Yesterday, I studied all day the 140+ page CDL manual, and then took the exam around 3 pm.  The Williston DMV only offers the exam to those who have grabbed a ticket between the hours of 8-10 am and 1-3 pm.  It turns out that the exam is actually 3 tests.  The bulk is the general knowledge test (about 50 questions), then you still have to take the Combination Vehicles test and the Air Brakes test, each of which account for about ten pages of the manual.  I ended up failing the Combination vehicles test.  If someone had told me that I had to pay closer attention to that one, I would have.  Luckily, you can come back the next day and retake it, and the cost is only $5, so I retook it this morning and passed.

I hit up a few places that had been advertised in the ShopperInc, which is the local free newspaper in town, and one of the best sources for finding a job, in addition to jobsnd.com.  You can view the newspaper online.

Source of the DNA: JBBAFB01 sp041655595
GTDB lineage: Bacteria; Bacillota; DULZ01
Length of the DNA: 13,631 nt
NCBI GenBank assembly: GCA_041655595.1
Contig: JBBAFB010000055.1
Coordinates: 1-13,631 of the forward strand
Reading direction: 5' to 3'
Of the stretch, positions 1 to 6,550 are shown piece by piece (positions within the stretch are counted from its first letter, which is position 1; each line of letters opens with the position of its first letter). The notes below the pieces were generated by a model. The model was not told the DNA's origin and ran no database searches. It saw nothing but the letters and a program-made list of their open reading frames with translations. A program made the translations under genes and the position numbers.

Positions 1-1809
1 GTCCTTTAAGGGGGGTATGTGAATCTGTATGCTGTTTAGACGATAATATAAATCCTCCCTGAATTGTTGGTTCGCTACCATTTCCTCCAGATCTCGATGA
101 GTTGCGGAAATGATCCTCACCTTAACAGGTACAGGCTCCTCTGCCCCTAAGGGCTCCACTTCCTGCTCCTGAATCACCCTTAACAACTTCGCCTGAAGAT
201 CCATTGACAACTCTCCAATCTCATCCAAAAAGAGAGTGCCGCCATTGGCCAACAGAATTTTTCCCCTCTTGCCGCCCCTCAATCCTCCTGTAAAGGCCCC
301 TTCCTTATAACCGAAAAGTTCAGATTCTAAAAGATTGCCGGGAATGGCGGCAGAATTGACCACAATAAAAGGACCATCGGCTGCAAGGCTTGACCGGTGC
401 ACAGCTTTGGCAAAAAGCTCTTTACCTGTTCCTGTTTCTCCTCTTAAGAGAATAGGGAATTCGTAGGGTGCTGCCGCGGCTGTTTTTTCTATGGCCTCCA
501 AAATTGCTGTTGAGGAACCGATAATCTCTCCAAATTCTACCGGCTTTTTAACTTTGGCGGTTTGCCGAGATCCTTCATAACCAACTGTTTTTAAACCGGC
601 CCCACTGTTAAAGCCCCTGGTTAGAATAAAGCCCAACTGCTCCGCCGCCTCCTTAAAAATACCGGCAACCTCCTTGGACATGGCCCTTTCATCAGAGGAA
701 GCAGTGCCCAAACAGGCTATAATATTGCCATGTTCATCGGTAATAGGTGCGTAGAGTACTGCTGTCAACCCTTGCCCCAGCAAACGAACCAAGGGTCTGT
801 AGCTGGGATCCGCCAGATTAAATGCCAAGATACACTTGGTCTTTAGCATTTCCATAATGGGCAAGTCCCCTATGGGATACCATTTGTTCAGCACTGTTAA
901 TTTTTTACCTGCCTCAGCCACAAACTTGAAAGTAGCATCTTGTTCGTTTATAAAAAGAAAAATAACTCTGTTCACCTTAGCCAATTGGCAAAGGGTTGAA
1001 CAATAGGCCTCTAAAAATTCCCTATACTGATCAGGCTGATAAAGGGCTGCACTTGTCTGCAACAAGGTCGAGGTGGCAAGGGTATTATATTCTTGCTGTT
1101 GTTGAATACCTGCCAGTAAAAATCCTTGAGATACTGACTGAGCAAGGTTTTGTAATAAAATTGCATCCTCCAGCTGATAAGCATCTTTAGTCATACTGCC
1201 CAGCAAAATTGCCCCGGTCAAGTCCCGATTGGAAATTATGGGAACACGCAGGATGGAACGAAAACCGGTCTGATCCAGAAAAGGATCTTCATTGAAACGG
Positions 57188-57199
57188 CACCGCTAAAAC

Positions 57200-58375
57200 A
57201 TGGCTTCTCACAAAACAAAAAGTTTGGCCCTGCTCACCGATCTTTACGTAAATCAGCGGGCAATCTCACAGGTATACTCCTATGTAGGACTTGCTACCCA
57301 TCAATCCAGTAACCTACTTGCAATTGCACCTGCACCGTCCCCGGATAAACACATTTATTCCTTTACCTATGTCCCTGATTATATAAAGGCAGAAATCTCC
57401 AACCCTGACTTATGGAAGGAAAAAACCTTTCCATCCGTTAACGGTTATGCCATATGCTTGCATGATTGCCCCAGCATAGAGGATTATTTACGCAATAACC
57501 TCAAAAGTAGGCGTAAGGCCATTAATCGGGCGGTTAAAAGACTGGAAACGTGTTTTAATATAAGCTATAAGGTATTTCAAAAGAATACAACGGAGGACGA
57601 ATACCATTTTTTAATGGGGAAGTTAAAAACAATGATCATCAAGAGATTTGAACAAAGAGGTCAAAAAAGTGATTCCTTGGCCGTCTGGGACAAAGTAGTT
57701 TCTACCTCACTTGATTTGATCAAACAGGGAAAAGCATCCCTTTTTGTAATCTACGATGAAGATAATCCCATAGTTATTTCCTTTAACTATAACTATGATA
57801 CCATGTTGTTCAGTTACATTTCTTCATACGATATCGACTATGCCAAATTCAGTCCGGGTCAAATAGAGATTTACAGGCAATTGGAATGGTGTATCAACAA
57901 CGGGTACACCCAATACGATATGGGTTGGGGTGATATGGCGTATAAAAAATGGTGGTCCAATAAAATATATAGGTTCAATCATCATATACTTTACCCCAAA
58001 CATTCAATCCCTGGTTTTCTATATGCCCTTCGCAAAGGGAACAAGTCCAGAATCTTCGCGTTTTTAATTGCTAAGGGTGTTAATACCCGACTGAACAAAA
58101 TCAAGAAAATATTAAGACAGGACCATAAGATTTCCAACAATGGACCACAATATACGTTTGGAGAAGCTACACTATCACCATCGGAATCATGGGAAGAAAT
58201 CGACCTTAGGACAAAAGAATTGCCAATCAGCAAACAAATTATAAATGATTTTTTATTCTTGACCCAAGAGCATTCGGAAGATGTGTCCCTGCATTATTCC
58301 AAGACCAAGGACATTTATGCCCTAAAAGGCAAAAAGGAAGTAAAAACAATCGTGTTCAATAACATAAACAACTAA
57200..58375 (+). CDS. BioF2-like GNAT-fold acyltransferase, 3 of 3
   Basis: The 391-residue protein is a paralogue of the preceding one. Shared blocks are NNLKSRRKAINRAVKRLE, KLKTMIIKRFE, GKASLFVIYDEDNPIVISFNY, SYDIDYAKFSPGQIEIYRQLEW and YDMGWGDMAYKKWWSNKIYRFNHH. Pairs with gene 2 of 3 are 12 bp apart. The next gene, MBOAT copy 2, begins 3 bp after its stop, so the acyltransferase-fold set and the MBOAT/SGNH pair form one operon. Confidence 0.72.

I applied at CalFrac, SOSStaffing (which staffs for Schlumberger), Sun Well Services, and Sanjel.  The manager at Sanjel wants me to come back tomorrow morning, where I think he might offer a job.  Their Frackers make about $80,000 the first year, working a 2/1 (14 days on, 6 off) schedule.  It seems like an upper tier company from what I have observed.  They have an attractive new building next to the Haliburton building east on Broadway in town, as opposed to a small trailer like alot of the oil well servicers here.  Sanjel also provides housing, which is a bonus, since apartment/housing prices here, if you can find vacancies, are exorbitant.  If I want to move my family out here, they also provide family housing: 3 br modular homes with internet, cable, and utilities inclusive at $1,500/mo.  That sure beats the $3,000+/mo flat rent for anything else here in town.

Monday, September 26, 2011

Day Four